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Wrexham Owners Insist It’s Green Light For Racecourse Rebuild

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By David Williams

Wrexham owners Rob McElhenney and Ryan Reynolds have welcomed the decision for the club to take over the Racecourse Ground lease and allow them to push ahead with stadium development.

The lease is currently held by Wrexham Supporters Trust, who wanted a binding covenant that the Hollywood-owned League Two club could not be moved away from the ground.

WST members have now agreed to surrender the Racecourse lease under the terms of a deal that will see Wrexham continue to play at the ground until at least June 30, 2115. Wrexham will also make a payment of £187,000 upon surrender of the lease.

Co-chairmen McElhenney and Reynolds said: “We were delighted to receive the support of the directors of the WST and share their understandable desire to protect the long-term future of the club.

“Our legacy at the club will not be defined while we are its custodians, so we wanted to address the anomaly in the WST lease for the Racecourse Ground that did not include the requirement for the team to actually play at the stadium, only not allow it to be used for any other purpose.

“We didn’t want anyone in the future to be able to exploit that position.

“The payment of £187,000, is an equivalent amount to that contributed by fans to save the club.

“To know that we will provide the funding to effectively pay everyone back who contributed to save the club is worth every penny and gives us a great deal of satisfaction.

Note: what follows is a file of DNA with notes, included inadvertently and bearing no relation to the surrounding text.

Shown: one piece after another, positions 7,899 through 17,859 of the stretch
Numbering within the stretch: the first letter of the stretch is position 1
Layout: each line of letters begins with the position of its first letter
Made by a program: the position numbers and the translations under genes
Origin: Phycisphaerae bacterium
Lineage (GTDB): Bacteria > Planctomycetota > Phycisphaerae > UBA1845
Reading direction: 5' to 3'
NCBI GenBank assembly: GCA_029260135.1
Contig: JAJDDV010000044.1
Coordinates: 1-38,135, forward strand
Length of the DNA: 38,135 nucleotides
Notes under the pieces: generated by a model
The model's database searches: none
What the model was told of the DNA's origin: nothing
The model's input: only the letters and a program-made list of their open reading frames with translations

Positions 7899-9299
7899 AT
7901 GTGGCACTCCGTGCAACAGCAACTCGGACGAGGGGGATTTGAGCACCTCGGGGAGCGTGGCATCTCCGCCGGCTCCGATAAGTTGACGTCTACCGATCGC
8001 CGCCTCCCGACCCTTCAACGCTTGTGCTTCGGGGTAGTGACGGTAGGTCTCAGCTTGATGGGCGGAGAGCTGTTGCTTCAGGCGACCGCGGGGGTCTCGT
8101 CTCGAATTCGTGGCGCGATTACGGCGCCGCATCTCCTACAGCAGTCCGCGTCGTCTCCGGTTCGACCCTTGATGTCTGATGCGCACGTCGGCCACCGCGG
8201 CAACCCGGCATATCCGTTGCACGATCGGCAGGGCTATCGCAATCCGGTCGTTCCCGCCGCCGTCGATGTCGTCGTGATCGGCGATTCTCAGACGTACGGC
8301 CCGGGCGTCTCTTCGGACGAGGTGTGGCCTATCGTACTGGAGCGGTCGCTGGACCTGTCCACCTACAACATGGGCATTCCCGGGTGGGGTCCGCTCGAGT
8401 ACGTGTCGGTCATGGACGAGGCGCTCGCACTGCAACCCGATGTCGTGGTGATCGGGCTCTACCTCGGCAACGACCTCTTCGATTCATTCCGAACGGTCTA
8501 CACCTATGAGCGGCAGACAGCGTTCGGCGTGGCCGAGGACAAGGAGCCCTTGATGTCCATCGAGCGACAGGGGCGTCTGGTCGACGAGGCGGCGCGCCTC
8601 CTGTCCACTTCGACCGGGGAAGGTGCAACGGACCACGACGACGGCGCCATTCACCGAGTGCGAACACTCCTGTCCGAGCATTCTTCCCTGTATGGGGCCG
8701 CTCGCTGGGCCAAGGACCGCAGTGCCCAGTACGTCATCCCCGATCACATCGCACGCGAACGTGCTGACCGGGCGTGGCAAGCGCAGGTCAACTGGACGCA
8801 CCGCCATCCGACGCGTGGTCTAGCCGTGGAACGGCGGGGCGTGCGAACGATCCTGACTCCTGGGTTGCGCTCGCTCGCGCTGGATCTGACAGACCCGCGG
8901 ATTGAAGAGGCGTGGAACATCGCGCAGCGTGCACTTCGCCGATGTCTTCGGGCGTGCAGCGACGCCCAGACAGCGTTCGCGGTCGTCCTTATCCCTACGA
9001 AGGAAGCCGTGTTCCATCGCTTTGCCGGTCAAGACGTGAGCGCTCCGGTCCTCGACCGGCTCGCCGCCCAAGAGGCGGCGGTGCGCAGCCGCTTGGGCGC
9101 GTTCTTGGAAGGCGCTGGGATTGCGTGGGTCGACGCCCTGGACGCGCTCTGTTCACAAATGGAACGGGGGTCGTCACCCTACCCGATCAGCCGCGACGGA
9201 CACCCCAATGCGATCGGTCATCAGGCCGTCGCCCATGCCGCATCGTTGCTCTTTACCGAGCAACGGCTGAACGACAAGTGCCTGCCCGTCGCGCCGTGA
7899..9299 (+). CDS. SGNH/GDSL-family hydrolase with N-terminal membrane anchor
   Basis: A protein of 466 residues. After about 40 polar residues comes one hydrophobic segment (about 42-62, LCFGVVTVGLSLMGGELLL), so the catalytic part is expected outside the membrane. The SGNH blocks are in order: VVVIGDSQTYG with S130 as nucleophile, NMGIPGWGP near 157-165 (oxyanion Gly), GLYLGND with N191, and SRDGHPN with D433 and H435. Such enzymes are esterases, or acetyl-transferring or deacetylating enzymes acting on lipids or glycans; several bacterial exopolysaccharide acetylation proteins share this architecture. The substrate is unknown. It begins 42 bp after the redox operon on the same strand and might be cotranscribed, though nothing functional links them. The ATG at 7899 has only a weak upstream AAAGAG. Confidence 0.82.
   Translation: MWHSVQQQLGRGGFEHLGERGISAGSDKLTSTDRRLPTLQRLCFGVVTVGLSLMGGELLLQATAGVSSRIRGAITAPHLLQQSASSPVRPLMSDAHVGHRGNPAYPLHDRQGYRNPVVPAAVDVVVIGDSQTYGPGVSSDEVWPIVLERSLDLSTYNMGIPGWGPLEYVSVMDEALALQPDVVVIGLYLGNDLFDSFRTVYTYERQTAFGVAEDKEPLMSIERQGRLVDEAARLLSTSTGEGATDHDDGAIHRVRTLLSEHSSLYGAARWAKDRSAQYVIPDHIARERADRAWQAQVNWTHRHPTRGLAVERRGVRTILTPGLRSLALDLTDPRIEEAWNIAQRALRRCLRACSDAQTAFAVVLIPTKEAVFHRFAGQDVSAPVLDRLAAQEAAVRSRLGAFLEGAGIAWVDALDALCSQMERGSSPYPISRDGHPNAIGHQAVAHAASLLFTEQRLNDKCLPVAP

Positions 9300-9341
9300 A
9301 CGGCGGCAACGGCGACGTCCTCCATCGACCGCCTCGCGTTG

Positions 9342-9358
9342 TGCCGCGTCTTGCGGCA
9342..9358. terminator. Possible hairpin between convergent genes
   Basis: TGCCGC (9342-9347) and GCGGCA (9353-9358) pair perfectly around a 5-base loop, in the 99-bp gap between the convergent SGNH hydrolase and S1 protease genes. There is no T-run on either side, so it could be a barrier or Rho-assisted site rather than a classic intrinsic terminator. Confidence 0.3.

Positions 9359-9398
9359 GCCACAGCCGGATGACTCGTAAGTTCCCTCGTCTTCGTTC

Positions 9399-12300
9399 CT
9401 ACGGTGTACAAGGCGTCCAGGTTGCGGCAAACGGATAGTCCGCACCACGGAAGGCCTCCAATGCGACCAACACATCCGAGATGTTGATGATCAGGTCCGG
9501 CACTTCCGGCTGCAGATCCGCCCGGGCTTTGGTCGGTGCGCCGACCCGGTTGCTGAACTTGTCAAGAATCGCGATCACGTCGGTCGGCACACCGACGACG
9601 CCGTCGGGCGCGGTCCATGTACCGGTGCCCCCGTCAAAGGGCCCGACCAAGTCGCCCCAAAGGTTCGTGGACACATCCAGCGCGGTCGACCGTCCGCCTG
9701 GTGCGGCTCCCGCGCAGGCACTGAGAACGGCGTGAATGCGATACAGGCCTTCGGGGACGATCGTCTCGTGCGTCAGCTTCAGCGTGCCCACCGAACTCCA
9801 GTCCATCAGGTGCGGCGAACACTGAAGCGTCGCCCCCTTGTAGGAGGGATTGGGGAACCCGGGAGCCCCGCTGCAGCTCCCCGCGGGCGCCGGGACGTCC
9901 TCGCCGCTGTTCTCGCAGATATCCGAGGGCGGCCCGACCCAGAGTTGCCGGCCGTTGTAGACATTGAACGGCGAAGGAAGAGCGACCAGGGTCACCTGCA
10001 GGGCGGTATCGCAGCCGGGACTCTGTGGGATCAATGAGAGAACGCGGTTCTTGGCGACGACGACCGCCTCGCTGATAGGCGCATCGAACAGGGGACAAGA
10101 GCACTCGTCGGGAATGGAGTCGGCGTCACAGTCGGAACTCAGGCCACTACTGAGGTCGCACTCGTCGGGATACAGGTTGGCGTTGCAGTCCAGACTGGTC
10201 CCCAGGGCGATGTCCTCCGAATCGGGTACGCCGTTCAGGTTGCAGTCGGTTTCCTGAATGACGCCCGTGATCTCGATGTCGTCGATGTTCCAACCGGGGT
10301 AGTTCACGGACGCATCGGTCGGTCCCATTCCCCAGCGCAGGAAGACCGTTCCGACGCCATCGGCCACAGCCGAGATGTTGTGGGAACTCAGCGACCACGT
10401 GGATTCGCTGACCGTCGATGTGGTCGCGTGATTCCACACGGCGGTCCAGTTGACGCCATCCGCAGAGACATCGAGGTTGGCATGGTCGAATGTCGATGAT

“We would appeal to the 824 members who have a vote, to do so in favour of the proposal and allow the club to continue on this wonderful journey we are all on.”

Wrexham plan to redevelop the Kop stand – the site currently stands empty – and boost capacity to around 15,600.

It had been hoped to be built in time for the start of the 2024-25 season, but funding issues have meant the project will be delayed.

Wrexham expect the stadium development will see the men’s national team to play at the Racecourse – the world’s oldest international football stadium that still hosts matches, having staged its first Wales home game in 1877 – more often.

Wales visited Wrexham last month – a friendly against Gibraltar – for only the second time since 2009.

A Wrexham statement read: “The club were delighted to be informed that the Directors of the Wrexham Football Supporter’s Society Limited (‘WST’) would be recommending to their membership that they should accept our proposal to surrender the lease for The Racecourse Ground.

“The surrender of the lease is required by the club to enable the funding for the Kop Development/UEFA Stadium Category 4 status to be secured.

“The negotiations between the club and those representing the WST have been undertaken against the backdrop of wanting to ensure that everyone’s interests were protected. We believe that we have achieved this objective.

“As part of the deal, the club will make a payment of £187,000 upon surrender of the lease, a payment of £1,000 per annum (increasing by 3% per annum) and meet the legal costs of the WST connected with the surrender of the lease.

“The most significant non-financial commitment made by the club was the positive commitment that the men’s first team will continue to play at the Racecourse Ground until at least June 30, 2115.”

The news comes after Wrexham’s 2-0 defeat at Accrington and the club’s continued war of words with Stanley chairman Andy Holt.

Wrexham condemned Accrington’s decision to increase matchday ticket prices by £5 for Saturday’s league game.

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